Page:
There was a lot to love here for any fan of military sci-fi. As each flashback comes and goes we are led deeper into the main storyline of the novel, a standoff between Imperial and Chaos forces in the jungles of Monthax. The last quarter of the piece brings the reader fully into this action as a massive Chaos army begins to make its way through the jungle and the Imperial Guard forces move to intercept.
While the mission is clear - engage and destroy the enemy - nobody can discern the goals of the Chaos forces as they move seemingly without purpose through the vast jungle. I would struggle to think someone not familiar with the 40K universe will understand the story of what unfolds on Monthax, but Abnett certainly does his best to provide some level of backstory without spoiling the ending.
Even without the knowledge to fully see what is happening, the story of the Tanith regiment is clear-cut and intriguing. Again, Abnett proves his ability to write out intricate battle scenes with surprising clarity. The ending was chaotic on every level, yet he manages to outline things in a way that allowed me to clearly imagine every scene — I almost felt like I was there in the mud with the Ghosts.
This alone is reason enough to give these novels a try for those of you still on the fence. It is another action packed entry into the annals of the Tanith First and Only. Overall, another solid addition to the series. I think the main plot was overshadowed by the superior short story entries, but that is not to say I did not enjoy the Monthax portion as well. The nostalgia is still strong and I know things are only going to get better from here. Jul 24, Adam Whitehead rated it liked it. The Liberation Crusade continues its push into the Sabbat Worlds, pushing the forces of Chaos back on every front.
The Tanith First-and-Only are deployed to Monthax, a jungle world which reminds the Tanith forces of their lost homeworld. As the battles there degenerate into a long, drawn-out stalemate the troopers known as Gaunt's Ghosts find themselves recalling the battles of the past even as a mysterious presence in the deep jungles decides to use the human forces for their own ends Ghostma The Liberation Crusade continues its push into the Sabbat Worlds, pushing the forces of Chaos back on every front.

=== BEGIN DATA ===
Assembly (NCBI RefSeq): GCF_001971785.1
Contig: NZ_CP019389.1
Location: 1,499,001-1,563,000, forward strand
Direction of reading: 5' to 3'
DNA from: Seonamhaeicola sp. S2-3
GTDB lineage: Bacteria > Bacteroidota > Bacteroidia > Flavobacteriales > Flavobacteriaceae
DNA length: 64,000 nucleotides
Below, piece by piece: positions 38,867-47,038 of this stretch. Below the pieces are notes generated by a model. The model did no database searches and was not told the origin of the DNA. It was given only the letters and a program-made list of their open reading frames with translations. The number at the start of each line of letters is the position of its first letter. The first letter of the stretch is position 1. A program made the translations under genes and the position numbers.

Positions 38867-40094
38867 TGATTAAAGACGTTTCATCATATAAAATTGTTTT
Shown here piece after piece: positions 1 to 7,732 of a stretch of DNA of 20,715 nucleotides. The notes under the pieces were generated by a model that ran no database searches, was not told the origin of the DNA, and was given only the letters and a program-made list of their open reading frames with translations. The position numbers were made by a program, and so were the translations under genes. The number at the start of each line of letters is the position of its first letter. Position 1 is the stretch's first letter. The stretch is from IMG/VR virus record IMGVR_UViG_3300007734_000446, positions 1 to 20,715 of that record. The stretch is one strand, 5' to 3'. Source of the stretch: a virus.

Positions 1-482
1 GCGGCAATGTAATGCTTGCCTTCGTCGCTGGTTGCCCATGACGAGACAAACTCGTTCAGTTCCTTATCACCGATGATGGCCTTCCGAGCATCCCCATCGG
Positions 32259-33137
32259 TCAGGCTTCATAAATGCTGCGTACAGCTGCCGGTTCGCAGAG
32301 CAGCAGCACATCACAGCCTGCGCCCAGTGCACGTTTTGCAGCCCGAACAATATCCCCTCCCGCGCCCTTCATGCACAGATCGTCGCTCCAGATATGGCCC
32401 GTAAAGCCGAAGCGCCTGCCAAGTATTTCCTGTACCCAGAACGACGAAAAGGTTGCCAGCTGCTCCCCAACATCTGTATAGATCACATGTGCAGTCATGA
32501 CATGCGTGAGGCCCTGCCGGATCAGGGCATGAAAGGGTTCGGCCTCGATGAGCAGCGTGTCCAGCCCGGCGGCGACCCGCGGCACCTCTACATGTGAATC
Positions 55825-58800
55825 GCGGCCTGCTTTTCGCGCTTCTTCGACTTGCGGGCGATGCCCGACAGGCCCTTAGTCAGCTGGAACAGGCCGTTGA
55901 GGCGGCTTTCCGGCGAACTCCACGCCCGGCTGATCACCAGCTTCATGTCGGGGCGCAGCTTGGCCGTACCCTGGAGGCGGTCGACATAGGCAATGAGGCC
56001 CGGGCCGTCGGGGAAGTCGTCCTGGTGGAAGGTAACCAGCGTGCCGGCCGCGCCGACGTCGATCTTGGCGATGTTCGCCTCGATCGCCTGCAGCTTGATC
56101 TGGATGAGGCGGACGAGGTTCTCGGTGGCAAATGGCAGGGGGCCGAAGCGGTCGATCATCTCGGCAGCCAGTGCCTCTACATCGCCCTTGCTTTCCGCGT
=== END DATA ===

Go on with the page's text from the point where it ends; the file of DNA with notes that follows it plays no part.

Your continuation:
Ghostmaker, the second novel in the Gaunt's Ghosts series, is an interesting book with a slightly odd structure. The first two-thirds or so of the book consist of short stories flashing back to key moments in the histories of individual soldiers within the Tanith First and also the unit as a whole, from Colonel-Commissar Ibram Gaunt downwards in the rank structure. These short stories are varied in nature and tone, but are all pretty good in quality, mixing humour, tragedy and action with some interesting character-development.
Several key Ghost characters were developed in the first book but here Abnett is able to portray several more in detail, explaining some interesting backstory moments which illuminate their action in this and the subsequent book. Abnett also makes greater use of the greater Warhammer 40, universe again, no foreknowledge of the setting is required to enjoy this novel , throwing in some appearances by the orks and eldar to spice things up a bit.
The final third is a more traditional war story as the Tanith First engages the forces of Chaos in earnest on Monthax. It's a solid story with some good writing, but the book's odd structure does mean Abnett struggles a little here and there.
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In particular, he chooses to have the Imperial Guard join forces with an alien battle group to fend off a greater foe, a trope which various Warhammer 40, fiction writers tend to use when needed rather a lot in the Dawn of War computer games despite the fact that consorting with any aliens in the WH40K universe is pretty much considered a heresy under any circumstances in the game material. Abnett tries to justify it with the use of a new Inquisitor character trained for this very circumstance, but it's a little bit thin as a piece of story rationale. Jan 24, John Davies rated it it was amazing Shelves: sci-fi-military , splody-goodness , ebooks , sci-fi , fantasy.
This is the second book in the Gaunt's Ghosts series, and it's made up of a series of short stories. Each one details an individual Ghost, with an overall linking story tying it all together.
It's good, solid writing. Abnett isn't afraid of killing off his characters, and yet you get the suspicion that there are some that are more vulnerable than others. There's not much to dislike, except perhaps the ease in which a group of soldiers ALWAYS seems to find themselves in exactly the right place at This is the second book in the Gaunt's Ghosts series, and it's made up of a series of short stories.